Today, more than 150,000 companies use Atlassian’s tools. These range from the likes of Audi to Spotify, Twilio and Visa, with plenty of startups and small and medium businesses in between.

It’s no secret that Farquhar and Cannon-Brookes consider themselves accidental billionaires, so it’s maybe no surprise that in 2015, ahead of Atlassian’s successful IPO that valued it at well above $10 billion, he also signed on to the 1% Pledge movement.

Today, Farquhar also makes his own venture investments as part of Skip Capital, which he co-founded.

TC Sessions: Enterprise (September 5 at San Francisco’s Yerba Buena Center) will take on the big challenges and promise facing enterprise companies today. TechCrunch’s editors will bring to the stage founders and leaders from established and emerging companies to address rising questions, like the promised revolution from machine learning and AI, intelligent marketing automation and the inevitability of the cloud, as well as the outer reaches of technology, like quantum and blockchain.

Tickets are now available for purchase on our website at the early-bird rate of $395; student tickets are just $245.

We have a limited number of Startup Demo Packages available for $2,000, which includes four tickets to attend the event.

For each ticket purchased for TC Sessions: Enterprise, you will also be registered for a complimentary Expo Only pass to TechCrunch Disrupt SF on October 2-4.


By Frederic Lardinois

Microsoft launches 2 new Azure regions in Australia

Microsoft continues its steady pace of opening up new data centers and launching new regions for its Azure cloud. Today, the company announced the launch of two new regions in Australia. To deliver these new regions, Azure Australia Central and Central 2, Microsoft entered a strategic partnership with Canberra Data Centers and unsurprisingly, the regions are located in the country’s capital territory around Canberra. These new central regions complement Microsoft’s existing data center presence in Australia, which previously focused on the business centers of Sydney and Melbourne.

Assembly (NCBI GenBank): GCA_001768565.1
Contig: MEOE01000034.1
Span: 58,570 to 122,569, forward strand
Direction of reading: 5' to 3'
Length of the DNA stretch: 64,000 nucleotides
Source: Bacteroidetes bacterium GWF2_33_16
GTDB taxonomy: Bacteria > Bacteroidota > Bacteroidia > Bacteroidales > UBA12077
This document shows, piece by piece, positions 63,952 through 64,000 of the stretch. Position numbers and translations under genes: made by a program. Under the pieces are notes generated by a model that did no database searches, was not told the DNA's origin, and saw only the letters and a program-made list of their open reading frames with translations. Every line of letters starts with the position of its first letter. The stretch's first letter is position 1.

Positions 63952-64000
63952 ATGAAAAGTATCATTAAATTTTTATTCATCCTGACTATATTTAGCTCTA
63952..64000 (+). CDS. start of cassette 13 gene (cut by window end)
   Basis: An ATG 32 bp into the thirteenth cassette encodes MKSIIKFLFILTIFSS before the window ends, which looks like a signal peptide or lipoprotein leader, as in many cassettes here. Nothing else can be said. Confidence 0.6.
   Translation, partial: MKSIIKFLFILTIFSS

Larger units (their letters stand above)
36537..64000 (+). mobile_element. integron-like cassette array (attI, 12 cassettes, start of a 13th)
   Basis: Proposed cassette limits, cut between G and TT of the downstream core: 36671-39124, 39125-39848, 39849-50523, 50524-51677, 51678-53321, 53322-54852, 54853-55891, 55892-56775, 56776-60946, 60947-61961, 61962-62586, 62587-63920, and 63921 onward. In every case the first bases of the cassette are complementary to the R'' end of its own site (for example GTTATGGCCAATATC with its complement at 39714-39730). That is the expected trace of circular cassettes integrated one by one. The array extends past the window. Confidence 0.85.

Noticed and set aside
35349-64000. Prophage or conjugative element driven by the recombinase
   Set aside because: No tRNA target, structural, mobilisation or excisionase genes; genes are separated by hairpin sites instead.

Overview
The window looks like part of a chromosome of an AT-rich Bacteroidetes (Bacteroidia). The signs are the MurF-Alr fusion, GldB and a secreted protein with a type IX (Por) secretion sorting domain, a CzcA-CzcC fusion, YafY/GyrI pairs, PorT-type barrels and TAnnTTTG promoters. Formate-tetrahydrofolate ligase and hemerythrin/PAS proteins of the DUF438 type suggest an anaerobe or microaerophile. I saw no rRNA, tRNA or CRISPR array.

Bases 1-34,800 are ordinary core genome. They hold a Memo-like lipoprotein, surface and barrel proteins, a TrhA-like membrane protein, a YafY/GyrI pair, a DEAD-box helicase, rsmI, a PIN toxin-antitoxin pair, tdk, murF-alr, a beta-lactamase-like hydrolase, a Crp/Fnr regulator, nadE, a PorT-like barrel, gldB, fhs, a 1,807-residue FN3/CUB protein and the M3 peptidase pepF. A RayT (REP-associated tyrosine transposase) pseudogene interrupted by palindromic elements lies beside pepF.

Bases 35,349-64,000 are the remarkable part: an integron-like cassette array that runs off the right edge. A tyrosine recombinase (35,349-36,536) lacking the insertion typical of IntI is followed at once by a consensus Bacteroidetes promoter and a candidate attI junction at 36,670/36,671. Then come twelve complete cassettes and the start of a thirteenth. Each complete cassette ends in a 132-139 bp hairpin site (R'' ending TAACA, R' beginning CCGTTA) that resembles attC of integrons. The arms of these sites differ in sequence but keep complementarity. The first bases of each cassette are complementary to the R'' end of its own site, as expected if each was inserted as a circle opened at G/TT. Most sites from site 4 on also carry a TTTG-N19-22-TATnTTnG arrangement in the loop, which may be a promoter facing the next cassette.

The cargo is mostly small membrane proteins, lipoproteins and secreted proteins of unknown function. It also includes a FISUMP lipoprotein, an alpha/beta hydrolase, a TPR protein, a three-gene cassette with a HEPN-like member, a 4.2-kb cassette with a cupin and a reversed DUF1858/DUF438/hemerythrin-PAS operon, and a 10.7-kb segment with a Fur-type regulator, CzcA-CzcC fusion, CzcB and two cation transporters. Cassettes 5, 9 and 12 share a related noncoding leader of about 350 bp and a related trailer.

Given the location in Canberra, it’s also no surprise that Microsoft is putting an emphasis on its readiness for handling government workloads on its platform. Throughout its announcement, the company also emphasizes that all of its Australia data centers are also the right choice for its customers in New Zealand.

Julia White, Microsoft corporate VP for Azure, told me last month that the company’s strategy around its data center expansion has always been about offering a lot of small regions to allow it to be close to its customers (and, in return, to allow its customers to be close to their own customers, too). “The big distinction is the number of regions we have. “White said. “Microsoft started its infrastructure approach focused on enterprise organizations and built lots of regions because of that. We didn’t pick this regional approach because it’s easy or because it’s simple, but because we believe this is what our customers really want.”

Azure currently consists of 50 available or announced regions. Over time, more of these will also feature numerous availability zones inside every region, though for now, this recently announced feature is only present in two regions.